What are their short-term objectives? What needs to happen for them to accomplish these tasks? Is there anywhere that you as the mentee can jump in and help? Perhaps you can make a referral or introduction.
6 Key Components for Launching a Successful Mentoring Program – Women of HR
Maybe you can be a sounding board or second pair of eyes. This will make any mentor more inclined to work with you in the future, and is a key part of providing positive energy. The 10 Commandments of Mentorship Yes, we know that title is cheesy, but there are 10, and they truly should be heeded in order to make mentoring matter. Some are more for mentors, some are more for mentees — but both should keep them all in mind. Don't use the word 'mentor' A little ironic for an article all about mentorship, but nearly all of the mentors we spoke to identified use of the word as the number one reason they were dissuaded or disinclined to talk to someone.
It carries some negative connotations with it: This type of mentee approach is much preferred: Might you have time to meet for coffee? Always buy them the coffee. You sit down with your mentor every so often, buy them coffee or a beer, and then download their wisdom. The best way to prevent this is to use your first meeting to deepen your personal connection. All of this will factor into how the work itself can be approached optimally, and will highlight issues that might need to be worked through.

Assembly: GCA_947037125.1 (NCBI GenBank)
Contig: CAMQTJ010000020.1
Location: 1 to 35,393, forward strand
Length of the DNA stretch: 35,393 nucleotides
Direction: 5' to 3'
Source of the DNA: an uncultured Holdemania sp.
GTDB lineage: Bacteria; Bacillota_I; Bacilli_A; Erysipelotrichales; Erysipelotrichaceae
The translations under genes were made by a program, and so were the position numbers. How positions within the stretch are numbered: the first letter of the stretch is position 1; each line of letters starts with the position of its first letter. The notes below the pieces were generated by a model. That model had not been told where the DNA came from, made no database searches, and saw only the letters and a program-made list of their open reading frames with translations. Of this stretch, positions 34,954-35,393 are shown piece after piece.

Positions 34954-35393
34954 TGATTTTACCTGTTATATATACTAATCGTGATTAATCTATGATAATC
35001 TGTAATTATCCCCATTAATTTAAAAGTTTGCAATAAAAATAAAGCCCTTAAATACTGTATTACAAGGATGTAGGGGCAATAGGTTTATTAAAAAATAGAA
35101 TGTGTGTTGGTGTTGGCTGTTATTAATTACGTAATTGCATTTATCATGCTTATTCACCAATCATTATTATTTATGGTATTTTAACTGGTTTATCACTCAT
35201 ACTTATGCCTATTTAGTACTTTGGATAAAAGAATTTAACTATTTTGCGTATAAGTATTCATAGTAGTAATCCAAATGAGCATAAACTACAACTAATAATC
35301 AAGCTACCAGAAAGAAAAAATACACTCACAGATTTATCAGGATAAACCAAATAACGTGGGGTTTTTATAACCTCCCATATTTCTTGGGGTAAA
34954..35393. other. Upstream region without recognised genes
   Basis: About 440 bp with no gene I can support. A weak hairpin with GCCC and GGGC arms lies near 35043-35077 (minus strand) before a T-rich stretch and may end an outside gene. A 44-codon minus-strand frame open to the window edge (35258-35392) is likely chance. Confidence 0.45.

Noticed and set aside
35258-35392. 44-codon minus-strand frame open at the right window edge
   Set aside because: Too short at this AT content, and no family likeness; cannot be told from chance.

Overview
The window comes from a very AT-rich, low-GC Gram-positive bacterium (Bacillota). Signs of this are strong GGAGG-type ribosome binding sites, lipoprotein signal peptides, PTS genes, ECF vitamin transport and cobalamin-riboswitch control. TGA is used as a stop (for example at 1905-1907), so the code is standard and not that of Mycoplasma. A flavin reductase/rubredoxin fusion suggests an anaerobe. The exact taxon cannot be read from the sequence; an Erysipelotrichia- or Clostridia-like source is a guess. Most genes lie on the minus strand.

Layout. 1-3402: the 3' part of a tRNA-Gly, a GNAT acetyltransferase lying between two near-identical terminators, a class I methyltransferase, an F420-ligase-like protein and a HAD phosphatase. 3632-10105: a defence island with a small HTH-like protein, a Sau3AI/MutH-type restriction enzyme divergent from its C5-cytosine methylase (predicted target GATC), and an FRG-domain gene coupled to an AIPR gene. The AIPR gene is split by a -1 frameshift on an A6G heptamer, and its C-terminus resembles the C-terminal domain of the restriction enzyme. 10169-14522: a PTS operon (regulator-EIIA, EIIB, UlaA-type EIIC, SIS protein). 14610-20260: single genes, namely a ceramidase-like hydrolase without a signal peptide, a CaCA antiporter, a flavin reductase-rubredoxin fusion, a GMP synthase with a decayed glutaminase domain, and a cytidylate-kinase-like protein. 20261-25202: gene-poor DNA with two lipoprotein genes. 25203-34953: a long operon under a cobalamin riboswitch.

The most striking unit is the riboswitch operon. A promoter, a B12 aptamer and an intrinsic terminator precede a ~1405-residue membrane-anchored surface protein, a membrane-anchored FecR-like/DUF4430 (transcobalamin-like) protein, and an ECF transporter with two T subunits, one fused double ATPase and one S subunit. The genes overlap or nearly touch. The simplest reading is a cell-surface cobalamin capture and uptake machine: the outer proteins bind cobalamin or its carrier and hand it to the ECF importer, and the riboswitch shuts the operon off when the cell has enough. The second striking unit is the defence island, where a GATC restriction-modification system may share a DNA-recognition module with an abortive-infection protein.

Where do they live? Where does it cause worry or stress or inspire enthusiasm? If a mentee is struggling with relationships with executives, hiring decisions, gaps in their skill set, motivating their team — having a more developed sense of who they are as a person will help elicit the best advice for handling it.
Personality, introversion, extroversion, how they manage time, and what they enjoy doing will all make a difference. This also sets a more conversational cadence for all future interactions. It makes everyone human, emphasizes what is shared in common and is more bi-directional. It also breaks down what might be an intimidating power dynamic, and makes you feel more comfortable as peers.
They highly encourage mentees to treat meetings the way they would 1: Mentors can then read through the day before and come armed with their own questions, more prepared thoughts, and a sense for how they want to contribute. A good rule of thumb is for mentees to come with one topic they definitely want to address, and a short list of questions that will get them the clarity they need on that topic.
When communicating this to mentors, consider framing your questions as: Don't boil the ocean in every meeting One of the hazards of mentorship meetings is that there can be far too much to discuss. Very few startup professionals only have one major challenge or problem on their plate.